As trade routes expanded, the knowledge and use of banana fibre spread to other parts of the world. The plant's adaptability to tropical climates led to its cultivation in various regions, contributing to the global dissemination of banana fibre and its enduring cultural significance.

banana plant, native to South East Asia

Did you know?

metric tons of abaca fibre was produced in 2016 in the Philippines, which constitutes 87.5% of abaca fibre worldwide. The production of abaca is concentrated mainly in three countries: the Philippines, Ecuador, and Costa Rica.


Properties of banana fibre

Physical Properties

  • Density: Banana fibre exhibits a moderate density, contributing to its lightweight and comfortable feel in textiles, it ensures that fabrics are comfortable to wear and do not feel excessively heavy.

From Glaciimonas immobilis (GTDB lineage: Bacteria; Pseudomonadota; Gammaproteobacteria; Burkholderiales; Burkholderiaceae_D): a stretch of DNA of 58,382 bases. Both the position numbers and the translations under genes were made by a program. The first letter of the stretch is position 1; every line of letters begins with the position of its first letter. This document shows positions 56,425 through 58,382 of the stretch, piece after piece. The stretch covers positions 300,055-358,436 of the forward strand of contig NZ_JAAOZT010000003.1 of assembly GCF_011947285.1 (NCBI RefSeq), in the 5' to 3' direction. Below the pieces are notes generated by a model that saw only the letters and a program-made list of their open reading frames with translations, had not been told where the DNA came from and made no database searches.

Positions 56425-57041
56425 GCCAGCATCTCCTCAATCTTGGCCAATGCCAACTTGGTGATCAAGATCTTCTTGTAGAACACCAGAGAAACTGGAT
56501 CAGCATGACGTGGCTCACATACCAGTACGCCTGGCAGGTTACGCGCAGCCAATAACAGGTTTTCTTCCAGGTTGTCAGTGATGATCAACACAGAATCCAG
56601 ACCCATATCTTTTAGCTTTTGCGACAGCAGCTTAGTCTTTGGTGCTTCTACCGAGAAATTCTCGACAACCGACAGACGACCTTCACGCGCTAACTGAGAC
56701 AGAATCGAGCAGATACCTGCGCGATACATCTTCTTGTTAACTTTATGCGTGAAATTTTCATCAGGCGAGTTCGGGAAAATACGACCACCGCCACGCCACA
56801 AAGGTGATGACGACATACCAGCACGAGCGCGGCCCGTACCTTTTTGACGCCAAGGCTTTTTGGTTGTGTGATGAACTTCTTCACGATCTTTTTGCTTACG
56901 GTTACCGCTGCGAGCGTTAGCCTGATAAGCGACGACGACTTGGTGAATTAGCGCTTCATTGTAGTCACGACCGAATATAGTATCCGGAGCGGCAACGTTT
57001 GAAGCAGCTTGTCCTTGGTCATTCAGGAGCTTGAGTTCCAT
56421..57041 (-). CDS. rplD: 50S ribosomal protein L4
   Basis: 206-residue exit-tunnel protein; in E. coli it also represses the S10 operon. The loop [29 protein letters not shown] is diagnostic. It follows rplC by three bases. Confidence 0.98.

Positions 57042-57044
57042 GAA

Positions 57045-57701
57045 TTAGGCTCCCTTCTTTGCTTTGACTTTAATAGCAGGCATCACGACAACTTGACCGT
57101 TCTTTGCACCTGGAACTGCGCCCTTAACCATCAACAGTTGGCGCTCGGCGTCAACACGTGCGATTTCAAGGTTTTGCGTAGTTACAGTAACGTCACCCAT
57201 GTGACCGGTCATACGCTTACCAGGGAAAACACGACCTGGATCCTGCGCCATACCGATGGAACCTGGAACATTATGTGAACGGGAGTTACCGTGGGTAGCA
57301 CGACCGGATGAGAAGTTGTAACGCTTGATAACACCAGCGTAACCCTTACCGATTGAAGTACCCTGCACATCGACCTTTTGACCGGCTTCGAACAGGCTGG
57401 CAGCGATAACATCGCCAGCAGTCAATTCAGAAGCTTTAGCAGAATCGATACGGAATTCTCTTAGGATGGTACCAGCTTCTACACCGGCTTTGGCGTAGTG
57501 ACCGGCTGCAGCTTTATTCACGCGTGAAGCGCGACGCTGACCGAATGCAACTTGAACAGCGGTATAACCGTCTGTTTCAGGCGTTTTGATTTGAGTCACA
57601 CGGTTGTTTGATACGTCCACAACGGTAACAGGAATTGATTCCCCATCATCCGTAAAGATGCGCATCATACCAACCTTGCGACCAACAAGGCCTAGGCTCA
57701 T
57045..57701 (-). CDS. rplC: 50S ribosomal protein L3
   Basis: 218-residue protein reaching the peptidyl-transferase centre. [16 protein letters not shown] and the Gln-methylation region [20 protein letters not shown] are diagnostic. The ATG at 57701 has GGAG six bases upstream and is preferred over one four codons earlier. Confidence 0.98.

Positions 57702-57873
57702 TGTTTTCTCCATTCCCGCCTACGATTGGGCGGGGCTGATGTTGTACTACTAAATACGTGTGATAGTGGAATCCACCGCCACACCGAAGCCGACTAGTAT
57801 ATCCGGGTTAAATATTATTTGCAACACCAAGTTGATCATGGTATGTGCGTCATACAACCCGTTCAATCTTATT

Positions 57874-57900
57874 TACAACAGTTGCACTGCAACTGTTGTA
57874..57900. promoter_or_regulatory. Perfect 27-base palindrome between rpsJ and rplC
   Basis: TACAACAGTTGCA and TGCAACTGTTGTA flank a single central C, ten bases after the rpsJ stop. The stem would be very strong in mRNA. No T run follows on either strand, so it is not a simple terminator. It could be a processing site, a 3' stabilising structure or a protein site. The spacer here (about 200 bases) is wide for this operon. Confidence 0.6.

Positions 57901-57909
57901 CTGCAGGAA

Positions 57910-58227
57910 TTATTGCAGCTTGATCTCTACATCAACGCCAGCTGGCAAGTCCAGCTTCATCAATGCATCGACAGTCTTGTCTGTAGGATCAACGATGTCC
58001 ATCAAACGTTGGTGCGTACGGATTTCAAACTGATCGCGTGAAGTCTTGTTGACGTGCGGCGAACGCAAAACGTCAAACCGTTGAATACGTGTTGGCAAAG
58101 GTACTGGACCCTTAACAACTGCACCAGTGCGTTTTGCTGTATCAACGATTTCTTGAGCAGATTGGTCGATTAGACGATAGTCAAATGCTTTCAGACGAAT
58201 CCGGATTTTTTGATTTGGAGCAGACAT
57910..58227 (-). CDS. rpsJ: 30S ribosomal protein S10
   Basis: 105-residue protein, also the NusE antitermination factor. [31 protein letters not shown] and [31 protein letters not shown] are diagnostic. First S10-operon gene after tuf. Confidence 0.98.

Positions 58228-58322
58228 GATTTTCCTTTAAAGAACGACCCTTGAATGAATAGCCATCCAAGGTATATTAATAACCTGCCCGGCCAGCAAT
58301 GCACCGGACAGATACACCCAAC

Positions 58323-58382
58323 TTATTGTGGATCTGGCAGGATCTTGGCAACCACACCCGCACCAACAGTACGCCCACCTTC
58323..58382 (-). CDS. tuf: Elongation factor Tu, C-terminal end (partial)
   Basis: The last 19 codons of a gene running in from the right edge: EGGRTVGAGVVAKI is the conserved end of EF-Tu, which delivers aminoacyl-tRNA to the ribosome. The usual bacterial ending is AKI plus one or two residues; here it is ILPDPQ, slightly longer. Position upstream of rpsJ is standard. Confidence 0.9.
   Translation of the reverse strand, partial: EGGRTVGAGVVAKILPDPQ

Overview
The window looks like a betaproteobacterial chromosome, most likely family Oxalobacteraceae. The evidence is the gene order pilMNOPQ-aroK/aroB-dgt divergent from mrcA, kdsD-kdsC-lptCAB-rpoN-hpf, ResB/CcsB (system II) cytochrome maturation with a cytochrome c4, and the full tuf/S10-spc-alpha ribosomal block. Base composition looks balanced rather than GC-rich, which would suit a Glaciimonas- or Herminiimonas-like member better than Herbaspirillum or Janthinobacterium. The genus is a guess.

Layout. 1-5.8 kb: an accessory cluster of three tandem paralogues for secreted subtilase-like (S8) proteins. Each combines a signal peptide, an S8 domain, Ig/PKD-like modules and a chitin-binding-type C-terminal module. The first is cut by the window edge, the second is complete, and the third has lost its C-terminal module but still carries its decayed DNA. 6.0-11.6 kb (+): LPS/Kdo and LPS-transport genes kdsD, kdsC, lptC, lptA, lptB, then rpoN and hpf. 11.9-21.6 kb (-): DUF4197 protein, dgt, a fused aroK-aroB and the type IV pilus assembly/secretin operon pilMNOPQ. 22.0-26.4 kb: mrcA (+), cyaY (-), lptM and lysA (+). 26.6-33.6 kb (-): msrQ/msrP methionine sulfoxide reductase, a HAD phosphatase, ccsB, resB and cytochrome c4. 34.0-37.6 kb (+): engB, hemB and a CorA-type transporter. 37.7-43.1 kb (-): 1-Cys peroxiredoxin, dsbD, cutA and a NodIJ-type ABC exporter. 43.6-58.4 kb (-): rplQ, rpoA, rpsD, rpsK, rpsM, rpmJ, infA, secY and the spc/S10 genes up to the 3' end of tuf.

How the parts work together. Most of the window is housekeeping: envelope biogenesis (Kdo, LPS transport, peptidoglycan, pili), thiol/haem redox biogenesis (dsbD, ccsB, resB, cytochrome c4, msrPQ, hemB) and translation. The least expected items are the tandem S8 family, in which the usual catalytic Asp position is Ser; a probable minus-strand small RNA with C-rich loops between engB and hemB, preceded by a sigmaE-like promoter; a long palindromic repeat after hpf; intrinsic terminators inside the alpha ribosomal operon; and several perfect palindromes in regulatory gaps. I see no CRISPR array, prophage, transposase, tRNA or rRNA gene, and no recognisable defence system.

• Hardness: While not inherently hard, banana fibres possess a natural firmness, providing structure and durability to the woven material.

Mechanical Properties

  • Tensile Strength: One of the notable qualities is its impressive tensile strength. It rivals traditional natural fibres like jute and flax, making it suitable for applications requiring robustness.
  • Elasticity: Banana fibres have a degree of elasticity, allowing them to flex and adapt without losing their structural integrity.
  • Noise Insulation: The natural acoustic properties of banana fiber make it suitable for applications in noise insulation.

Chemical Properties

  • Cellulose: Cellulose is a major component of banana fibre, constituting a significant portion of its composition. Cellulose is a complex carbohydrate and a structural component of plant cell walls. In such material, cellulose provides strength and rigidity, contributing to overall durability.